From there we pursued further to Ngari, Western Tibet, and we did the 3 day kora around Mt. Kailash, the most important holy mountain of 4 religions, an amazing and powerful spiritual experience, joining hundreds of pilgrims and yaks in climbing Droma La at 5630 meters. After the "kora" around the mountain, we relaxed around the beautiful Manasarovar lake famous also for its own "kora", a religious place mentioned 1700 years ago in the Sanskrit Puranas writings. From Ngari, we traveled over grassland to the Nepalese border and back to Tingri where the vista of the Himalayas is majestic. Later we drove to Rongphu Monastery at the base of the Mt. Everest and hiked from the Base Camp up towards the peak, and returned through Shegar to Shigatse, Gyantse and back to Lhasa.
Come with us and enjoy all this and many others in two fascinating travel videos: one about Ngari, Kailash, Manasarovar and the area around Mt. Everest.and one about Lhasa and the U and Tsang monasteries.
Lhasa, a mysterious city located somewhere over the edge of the world; a land brutally occupied by the Chinese; a spiritual devotion not easily encountered anywhere in the world; a charismatic leader well known the entire world, a deeply religious national spirit in a land covered in gilded temples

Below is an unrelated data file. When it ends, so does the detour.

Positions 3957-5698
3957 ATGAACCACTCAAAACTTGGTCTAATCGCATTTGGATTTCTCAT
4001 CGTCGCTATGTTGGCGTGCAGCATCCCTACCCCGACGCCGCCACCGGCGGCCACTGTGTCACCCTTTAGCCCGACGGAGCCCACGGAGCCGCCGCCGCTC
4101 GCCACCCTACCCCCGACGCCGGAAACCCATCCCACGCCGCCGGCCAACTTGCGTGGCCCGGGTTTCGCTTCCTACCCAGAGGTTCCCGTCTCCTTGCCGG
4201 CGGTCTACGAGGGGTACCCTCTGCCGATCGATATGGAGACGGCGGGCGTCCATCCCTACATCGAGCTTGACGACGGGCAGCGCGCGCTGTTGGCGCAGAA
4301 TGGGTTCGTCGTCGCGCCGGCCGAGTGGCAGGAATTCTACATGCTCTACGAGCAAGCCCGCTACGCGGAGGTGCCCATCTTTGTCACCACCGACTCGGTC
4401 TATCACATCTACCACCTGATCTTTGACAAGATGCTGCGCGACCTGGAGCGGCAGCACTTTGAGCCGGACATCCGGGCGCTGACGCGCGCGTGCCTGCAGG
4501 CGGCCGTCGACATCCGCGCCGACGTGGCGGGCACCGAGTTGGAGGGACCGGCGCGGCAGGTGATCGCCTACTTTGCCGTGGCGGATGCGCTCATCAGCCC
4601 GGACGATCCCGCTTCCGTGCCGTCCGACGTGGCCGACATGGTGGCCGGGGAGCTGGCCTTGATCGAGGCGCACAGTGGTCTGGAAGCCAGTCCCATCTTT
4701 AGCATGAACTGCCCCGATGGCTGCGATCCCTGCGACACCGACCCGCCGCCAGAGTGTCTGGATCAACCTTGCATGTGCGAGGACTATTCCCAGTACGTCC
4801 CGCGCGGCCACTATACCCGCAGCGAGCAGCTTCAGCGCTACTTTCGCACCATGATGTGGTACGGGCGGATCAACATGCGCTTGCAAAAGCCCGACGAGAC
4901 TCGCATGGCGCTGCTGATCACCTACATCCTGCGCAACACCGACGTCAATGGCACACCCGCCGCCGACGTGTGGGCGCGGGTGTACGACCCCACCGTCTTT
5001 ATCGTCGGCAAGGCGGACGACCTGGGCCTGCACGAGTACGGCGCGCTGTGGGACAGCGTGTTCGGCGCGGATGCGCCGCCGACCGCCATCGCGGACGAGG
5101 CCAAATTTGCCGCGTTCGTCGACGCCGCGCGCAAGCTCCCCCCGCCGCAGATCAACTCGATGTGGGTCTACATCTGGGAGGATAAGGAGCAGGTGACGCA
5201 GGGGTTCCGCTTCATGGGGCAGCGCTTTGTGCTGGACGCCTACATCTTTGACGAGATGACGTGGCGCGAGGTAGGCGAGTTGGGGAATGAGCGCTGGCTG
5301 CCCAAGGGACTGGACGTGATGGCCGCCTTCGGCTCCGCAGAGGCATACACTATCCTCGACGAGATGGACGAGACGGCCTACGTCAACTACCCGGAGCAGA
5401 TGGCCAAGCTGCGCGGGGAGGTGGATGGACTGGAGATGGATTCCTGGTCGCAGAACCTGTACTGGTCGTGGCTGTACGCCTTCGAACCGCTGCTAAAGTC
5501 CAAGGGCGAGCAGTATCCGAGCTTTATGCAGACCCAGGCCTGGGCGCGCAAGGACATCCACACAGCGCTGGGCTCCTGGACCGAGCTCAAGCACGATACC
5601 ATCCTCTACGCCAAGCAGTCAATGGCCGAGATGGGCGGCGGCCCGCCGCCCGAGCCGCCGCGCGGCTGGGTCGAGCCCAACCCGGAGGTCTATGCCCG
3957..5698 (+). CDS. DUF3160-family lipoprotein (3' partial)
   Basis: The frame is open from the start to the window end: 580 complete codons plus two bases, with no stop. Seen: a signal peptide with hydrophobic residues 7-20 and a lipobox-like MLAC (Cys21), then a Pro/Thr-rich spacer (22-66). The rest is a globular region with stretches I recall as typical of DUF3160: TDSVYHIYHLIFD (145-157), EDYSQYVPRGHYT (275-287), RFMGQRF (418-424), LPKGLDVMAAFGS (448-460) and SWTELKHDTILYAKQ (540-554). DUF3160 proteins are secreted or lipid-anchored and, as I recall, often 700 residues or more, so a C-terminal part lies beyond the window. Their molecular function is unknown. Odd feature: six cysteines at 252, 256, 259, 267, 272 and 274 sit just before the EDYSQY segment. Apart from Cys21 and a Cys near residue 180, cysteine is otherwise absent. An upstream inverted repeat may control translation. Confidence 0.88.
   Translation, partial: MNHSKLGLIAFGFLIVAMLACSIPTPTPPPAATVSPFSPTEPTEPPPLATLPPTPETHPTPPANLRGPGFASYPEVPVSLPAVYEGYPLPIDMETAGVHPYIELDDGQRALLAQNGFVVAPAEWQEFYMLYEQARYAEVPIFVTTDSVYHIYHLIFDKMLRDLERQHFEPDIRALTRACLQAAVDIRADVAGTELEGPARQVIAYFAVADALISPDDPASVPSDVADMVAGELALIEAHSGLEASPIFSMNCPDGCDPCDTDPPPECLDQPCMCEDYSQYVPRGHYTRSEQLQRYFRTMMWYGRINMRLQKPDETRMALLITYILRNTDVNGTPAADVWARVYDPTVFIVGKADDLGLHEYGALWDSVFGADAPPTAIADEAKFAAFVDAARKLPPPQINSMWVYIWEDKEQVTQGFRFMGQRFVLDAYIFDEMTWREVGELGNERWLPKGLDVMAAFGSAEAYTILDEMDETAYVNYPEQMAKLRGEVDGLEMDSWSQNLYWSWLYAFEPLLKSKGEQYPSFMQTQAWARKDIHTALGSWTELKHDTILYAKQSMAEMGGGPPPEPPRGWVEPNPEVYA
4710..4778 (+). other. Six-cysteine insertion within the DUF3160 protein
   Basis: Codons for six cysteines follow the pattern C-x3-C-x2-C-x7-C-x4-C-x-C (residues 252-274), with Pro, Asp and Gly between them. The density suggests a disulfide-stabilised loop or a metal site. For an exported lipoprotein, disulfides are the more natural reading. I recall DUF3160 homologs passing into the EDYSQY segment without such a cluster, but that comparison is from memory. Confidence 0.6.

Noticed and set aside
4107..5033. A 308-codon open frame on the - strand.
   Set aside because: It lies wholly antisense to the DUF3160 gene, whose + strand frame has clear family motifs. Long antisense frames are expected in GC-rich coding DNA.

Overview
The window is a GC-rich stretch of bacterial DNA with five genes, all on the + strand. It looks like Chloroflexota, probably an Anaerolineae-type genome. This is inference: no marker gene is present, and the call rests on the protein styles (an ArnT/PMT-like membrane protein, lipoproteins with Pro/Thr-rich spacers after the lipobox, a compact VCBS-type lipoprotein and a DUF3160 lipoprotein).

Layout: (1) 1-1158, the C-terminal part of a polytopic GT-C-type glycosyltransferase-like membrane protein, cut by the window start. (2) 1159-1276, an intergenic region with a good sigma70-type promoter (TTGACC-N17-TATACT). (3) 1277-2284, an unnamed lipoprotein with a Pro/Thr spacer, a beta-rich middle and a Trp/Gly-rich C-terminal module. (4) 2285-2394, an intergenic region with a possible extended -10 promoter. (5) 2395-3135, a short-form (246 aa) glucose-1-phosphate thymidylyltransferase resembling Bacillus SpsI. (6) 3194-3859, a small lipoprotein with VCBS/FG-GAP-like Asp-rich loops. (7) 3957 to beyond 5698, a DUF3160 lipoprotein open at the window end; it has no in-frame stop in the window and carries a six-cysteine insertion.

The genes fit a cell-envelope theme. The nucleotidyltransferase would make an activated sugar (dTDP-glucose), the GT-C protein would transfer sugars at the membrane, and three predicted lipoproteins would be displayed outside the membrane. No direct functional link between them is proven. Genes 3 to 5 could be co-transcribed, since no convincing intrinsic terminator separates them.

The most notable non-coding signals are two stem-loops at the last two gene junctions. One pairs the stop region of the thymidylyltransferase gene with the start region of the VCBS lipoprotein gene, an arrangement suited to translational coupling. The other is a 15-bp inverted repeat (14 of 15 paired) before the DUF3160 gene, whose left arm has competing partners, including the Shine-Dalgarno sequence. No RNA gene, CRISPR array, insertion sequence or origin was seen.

May 28: After numerous visits in the South West, USA we created a new video clip to show these new shoot locations.
Apr 3: We shot in the world renown "The Wave" in Coyote Butte, Vermillion Cliffs, in Grande Staircase-Escalante, UT and several other parks in the South West, USA. Check our blog!
Feb 28: We shoot for a month in the entire Sri Lanka and Southern India, from Trivandrum to Chennai, covering the most important Hindu Temples of the South.
Check our blog!
7 hours of SD footage and 500 Hi-Rez images from these locations:
Lhasa, Shigastse, Gyantse, Western Tibet (Ngari), Darchen, Kailash Mountain, Manasarovar Lake, Tingri, Everest, Rongphu Monastery, Nyalam, Friendship Highway